The thing that really bugged me about the film was they way that Black again puts young kids in danger throughout in what is ultimately an empty bit of button-pushing. Now I am not trying to suggest that I am the type to be clutching my pearls whilst yelping “Think of the children!” by any means but I would argue that when it comes to kids and their participation in over-the-top action extravaganzas, a.) there is a line between heedless fun and borderline sadism and b.) “The Nice Guys” crosses that line far too frequently for my tastes. It is funny, I suppose, to have Healy and March arrive at a wild party thrown by a porn kingpin to search for Amelia and discover that Holly has stowed away in the trunk so that she can help. However, it is much less amusing when, after having been sent home by cab, Holly returns to the party and Healy stumbles upon her blithely watching a porn film with one of its stars while trying to get information on her own. (And no, this is not the case of a 13-year-old who looks much older than her years.) That is bad enough but things gets even more off-putting later on when John Boy arrives to wreak havoc, at one point picking up a friend of Holly’s and throwing her through a plate-glass window. To me, that is going a bit too far for comfort and the fact that Black makes a point of showing that the girl somehow went through the window with nary a scratch somehow only makes the whole thing worse than better.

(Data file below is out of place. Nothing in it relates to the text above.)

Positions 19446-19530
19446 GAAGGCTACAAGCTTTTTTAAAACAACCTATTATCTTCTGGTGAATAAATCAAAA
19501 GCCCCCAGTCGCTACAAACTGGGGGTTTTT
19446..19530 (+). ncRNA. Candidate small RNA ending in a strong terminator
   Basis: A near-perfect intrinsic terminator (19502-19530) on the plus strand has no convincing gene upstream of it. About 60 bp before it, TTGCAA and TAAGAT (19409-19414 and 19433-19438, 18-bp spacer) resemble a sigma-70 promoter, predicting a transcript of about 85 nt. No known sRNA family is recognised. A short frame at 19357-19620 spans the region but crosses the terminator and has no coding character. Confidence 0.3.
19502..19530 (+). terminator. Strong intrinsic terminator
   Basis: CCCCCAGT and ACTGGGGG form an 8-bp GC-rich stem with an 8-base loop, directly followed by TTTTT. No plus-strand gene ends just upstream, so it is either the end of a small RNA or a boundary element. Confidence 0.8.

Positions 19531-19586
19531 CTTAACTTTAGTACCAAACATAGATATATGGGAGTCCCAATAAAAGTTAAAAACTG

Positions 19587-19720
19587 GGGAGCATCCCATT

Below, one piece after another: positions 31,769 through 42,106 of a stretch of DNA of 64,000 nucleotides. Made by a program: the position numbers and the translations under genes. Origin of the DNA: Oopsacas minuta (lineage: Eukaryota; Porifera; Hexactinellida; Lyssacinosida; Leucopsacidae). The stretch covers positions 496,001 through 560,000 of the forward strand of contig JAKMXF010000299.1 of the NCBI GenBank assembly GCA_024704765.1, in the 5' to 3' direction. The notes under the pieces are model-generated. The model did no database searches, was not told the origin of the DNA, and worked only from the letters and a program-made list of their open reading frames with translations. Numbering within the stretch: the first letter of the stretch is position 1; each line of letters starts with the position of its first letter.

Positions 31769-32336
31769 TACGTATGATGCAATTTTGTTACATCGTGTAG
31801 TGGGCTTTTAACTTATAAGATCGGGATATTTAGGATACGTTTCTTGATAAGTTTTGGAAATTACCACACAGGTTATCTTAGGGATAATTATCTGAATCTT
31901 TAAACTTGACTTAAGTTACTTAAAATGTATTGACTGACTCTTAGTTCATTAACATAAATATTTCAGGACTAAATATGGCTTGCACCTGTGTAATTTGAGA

Those are ugly moments indeed—the kind that make you want to take a Silkwood-style shower afterwards—but the good news is that for every one of those low moments, there is something that is genuinely inspired and oftentimes hilarious. One of the most surprisingly endearing things about it turns out to be the comedic chemistry that develops between Russell Crowe and Ryan Gosling, two excellent actors who are not necessarily famous for displaying comedic chops. Here, they are both get big laughs throughout—Crowe effectively spoofs his tough guys persona as the slightly-past-his-prime Healy, a guy who will beat you senseless but is at least polite about it (unless you piss him off, of course) and Gosling is strangely endearing as the fairly incompetent but undeniably good-hearted March. (His Lou Costello-inspired reaction to his inadvertent discovery of a dead body is arguably the funniest thing in the film.) Much of Black’s dialogue is hilarious as well, though way too profane to repeat at any length here, and his handling of the action sequences, at least up until the final reels, is also kind of inspired—there is a great bit involving an elevator ride to a penthouse confrontation with a bad guy that does not develop in the expected ways. In addition, the whole thing looks and sounds great thanks to Philippe Rousselot’s cinematography and a hit-pack soundtrack that does an effective job of recreating the era (though a couple of anachronisms do crop up here and there—Black deploys the Rupert Holmes schlock classic “Escape (The Pina Colada Song” even though it didn’t come out until 1979).